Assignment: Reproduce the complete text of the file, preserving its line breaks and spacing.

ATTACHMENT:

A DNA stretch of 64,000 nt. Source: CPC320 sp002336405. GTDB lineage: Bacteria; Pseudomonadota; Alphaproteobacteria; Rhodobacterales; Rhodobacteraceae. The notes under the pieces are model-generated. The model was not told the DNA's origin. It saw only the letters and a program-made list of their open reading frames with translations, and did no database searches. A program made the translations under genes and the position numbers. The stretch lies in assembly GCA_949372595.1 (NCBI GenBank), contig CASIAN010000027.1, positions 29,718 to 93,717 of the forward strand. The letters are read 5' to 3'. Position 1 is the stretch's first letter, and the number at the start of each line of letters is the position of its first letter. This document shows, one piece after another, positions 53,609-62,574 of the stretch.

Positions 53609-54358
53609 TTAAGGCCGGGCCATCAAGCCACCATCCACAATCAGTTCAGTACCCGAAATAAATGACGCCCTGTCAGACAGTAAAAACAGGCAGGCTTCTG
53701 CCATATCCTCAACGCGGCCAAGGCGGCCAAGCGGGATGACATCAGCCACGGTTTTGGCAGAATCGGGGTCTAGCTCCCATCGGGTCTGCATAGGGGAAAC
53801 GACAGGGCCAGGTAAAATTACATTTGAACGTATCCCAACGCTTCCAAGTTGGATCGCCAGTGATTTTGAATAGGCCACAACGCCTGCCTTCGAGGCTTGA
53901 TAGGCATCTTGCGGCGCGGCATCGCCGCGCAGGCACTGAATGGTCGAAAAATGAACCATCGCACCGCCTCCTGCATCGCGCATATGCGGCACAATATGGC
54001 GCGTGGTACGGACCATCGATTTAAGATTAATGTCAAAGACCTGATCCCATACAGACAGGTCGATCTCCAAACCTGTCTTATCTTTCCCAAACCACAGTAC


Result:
A DNA stretch of 64,000 nt. Source: CPC320 sp002336405. GTDB lineage: Bacteria; Pseudomonadota; Alphaproteobacteria; Rhodobacterales; Rhodobacteraceae. The notes under the pieces are model-generated. The model was not told the DNA's origin. It saw only the letters and a program-made list of their open reading frames with translations, and did no database searches. A program made the translations under genes and the position numbers. The stretch lies in assembly GCA_949372595.1 (NCBI GenBank), contig CASIAN010000027.1, positions 29,718 to 93,717 of the forward strand. The letters are read 5' to 3'. Position 1 is the stretch's first letter, and the number at the start of each line of letters is the position of its first letter. This document shows, one piece after another, positions 53,609-62,574 of the stretch.

Positions 53609-54358
53609 TTAAGGCCGGGCCATCAAGCCACCATCCACAATCAGTTCAGTACCCGAAATAAATGACGCCCTGTCAGACAGTAAAAACAGGCAGGCTTCTG
53701 CCATATCCTCAACGCGGCCAAGGCGGCCAAGCGGGATGACATCAGCCACGGTTTTGGCAGAATCGGGGTCTAGCTCCCATCGGGTCTGCATAGGGGAAAC
53801 GACAGGGCCAGGTAAAATTACATTTGAACGTATCCCAACGCTTCCAAGTTGGATCGCCAGTGATTTTGAATAGGCCACAACGCCTGCCTTCGAGGCTTGA
53901 TAGGCATCTTGCGGCGCGGCATCGCCGCGCAGGCACTGAATGGTCGAAAAATGAACCATCGCACCGCCTCCTGCATCGCGCATATGCGGCACAATATGGC
54001 GCGTGGTACGGACCATCGATTTAAGATTAATGTCAAAGACCTGATCCCATACAGACAGGTCGATCTCCAAACCTGTCTTATCTTTCCCAAACCACAGTAC